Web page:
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Cause And Effect In The Undergraduate Education Crisis

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1997 Annual Conference


Milwaukee, Wisconsin

Publication Date

June 15, 1997

Start Date

June 15, 1997

End Date

June 18, 1997



Page Count


Page Numbers

2.96.1 - 2.96.7

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Ray N. Nitzsche

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NOTE: The first page of text has been automatically extracted and included below in lieu of an abstract

Session 2330

Cause and Effect in the Undergraduate Education Crisis Ray N. Nitzsche Parks College of Saint Louis University


This paper addresses the cause and effect relationship between the current emphasis on research and many of the present problems in undergraduate engineering education.

The Cause

We have all heard so much lately about "the crisis in undergraduate education," "the problem with undergraduate education," or, more formally stated, the need to "reaffirm the undergraduate experience and rediscover the essentialness of teaching."1 We hear of poorly equipped graduates, student retention problems,2 poor student advising,3 etc. These are effects. There has been a great deal of fingerpointing, and a number of solutions to each of the specific problems have been proposed. That is, a number of separate and specific causes have been proposed. Actually, graduate level education has some of the same deficiencies; however, due to the difference in the nature of graduate and undergraduate education, especially at the doctoral level, the effects are not as severe and thus are not as evident.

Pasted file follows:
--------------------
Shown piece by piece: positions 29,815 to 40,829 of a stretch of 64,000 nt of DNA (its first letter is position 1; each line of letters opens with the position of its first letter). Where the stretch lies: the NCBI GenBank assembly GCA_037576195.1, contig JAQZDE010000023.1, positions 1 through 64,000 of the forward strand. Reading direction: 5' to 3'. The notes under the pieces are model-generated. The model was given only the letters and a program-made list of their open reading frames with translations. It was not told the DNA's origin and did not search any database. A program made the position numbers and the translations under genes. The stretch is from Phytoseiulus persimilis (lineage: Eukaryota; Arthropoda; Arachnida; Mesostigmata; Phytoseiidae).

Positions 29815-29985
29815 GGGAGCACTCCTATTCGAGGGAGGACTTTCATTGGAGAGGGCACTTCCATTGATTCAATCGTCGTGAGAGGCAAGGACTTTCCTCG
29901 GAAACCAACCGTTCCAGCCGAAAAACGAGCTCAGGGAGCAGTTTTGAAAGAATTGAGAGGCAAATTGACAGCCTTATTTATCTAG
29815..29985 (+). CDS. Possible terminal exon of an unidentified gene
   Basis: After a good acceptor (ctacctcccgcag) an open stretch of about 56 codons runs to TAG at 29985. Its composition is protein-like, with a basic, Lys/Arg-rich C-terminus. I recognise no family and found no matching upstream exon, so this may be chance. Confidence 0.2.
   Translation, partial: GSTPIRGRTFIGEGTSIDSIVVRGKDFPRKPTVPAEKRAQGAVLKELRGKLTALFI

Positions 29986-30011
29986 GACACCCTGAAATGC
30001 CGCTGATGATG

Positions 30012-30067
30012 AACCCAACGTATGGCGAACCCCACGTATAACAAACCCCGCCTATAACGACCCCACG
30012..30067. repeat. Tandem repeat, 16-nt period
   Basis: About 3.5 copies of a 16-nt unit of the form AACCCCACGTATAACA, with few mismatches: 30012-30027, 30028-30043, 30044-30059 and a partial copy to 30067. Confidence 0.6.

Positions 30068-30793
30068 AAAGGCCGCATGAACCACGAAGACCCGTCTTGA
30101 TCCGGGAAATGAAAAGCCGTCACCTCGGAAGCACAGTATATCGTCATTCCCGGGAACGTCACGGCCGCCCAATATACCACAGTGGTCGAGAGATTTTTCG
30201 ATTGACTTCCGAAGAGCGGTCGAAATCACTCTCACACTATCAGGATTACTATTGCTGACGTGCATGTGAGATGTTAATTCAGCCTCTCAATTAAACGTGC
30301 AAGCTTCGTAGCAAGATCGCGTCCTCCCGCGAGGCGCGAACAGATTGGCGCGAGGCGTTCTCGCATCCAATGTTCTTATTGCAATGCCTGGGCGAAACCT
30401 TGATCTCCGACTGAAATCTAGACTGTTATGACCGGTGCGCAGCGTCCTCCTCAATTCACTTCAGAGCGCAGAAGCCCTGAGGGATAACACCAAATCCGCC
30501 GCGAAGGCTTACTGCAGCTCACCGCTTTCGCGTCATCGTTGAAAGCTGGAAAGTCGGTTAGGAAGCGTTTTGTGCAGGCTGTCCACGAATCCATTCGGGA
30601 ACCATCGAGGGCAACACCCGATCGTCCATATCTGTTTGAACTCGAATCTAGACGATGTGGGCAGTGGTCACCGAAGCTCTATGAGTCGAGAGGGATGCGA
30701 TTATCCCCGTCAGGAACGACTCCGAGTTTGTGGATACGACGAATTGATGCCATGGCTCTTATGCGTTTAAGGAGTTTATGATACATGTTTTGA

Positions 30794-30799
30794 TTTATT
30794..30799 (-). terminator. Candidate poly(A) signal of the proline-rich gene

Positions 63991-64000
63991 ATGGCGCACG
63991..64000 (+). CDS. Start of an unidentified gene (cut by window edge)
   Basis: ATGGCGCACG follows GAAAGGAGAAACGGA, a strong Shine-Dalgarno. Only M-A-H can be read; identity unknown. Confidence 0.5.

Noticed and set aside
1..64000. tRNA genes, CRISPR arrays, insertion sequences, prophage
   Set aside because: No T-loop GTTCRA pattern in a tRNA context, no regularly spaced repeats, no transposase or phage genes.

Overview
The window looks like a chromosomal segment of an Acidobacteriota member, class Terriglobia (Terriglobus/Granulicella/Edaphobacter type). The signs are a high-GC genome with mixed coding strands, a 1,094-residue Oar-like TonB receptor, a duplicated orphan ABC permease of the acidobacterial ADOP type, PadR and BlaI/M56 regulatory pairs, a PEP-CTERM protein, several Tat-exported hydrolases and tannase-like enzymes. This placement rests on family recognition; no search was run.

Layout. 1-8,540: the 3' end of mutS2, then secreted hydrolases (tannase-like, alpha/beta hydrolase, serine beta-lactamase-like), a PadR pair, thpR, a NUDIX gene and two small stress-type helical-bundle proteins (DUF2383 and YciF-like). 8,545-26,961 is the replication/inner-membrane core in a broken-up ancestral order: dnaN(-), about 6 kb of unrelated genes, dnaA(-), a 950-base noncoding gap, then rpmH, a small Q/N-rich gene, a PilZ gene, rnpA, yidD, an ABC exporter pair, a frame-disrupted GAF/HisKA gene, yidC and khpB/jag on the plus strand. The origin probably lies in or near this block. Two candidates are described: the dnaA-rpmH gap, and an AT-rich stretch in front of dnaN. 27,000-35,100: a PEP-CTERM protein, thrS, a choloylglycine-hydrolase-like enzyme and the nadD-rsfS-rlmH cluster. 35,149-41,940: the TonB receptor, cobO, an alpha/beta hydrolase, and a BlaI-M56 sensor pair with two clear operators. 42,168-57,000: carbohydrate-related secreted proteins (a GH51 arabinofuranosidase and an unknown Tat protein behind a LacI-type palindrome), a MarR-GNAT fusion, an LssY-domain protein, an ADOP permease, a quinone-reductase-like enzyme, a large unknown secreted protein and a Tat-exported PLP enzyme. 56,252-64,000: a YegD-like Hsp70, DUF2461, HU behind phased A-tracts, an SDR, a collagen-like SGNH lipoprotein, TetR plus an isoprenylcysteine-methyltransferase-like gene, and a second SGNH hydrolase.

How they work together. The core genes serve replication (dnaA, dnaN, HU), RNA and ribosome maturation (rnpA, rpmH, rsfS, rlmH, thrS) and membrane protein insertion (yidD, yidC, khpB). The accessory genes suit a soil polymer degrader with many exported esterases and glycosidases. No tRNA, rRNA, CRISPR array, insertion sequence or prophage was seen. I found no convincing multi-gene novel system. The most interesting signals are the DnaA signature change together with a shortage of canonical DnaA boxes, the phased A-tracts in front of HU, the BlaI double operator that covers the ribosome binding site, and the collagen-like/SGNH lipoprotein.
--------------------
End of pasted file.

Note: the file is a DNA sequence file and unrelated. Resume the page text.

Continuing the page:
What has gone wrong? What is the cause? Is it one thing or several? Well, I think I know what one very significant cause is. A significant cause is research, or let's call it the overemphasis on research. By research I mean the sort of research, usually "cutting edge" research, which gains one grants, publications, and promotions at today's universities. In addition, I use the word research as a collective term because, of course, it's not the research itself, the dictionary definition, which is the problem. Research is necessary and good. It's what research does to attract the wrong type of people to universities, to negatively affect the activities of those at universities, to negatively affect the focus of administrators at universities, etc. In fact, research has caused us to lose sight of our basic function. We have drifted away from our real purpose. We have moved away from what we are best equipped to do and what we do best.

I'm sure my idea is not unique. In fact, there are probably a large number of people who would agree. In addition, I'm sure many of the ideas and observations I present in what follows have occurred to many others. Some can be found in recent publications. My only addition may be that I have collected and organized the various ideas and observations and have added some logic to the thought in this area.

Signs That Research Is Overemphasized

Before we investigate this cause and its effects, let's look at some of the signs, some proof, that research has indeed become overemphasized. I offer the following list. As you read this list, note how many of the present conditions or methods of operation at our universities did not exist or had much less importance some years ago but toward which we have drifted, to the extent that they now are the accepted mode of operation. We usually no longer question their validity or necessity; furthermore, we no longer consider their effects upon ourselves and our students.

Nitzsche, R. N. (1997, June), Cause And Effect In The Undergraduate Education Crisis Paper presented at 1997 Annual Conference, Milwaukee, Wisconsin.

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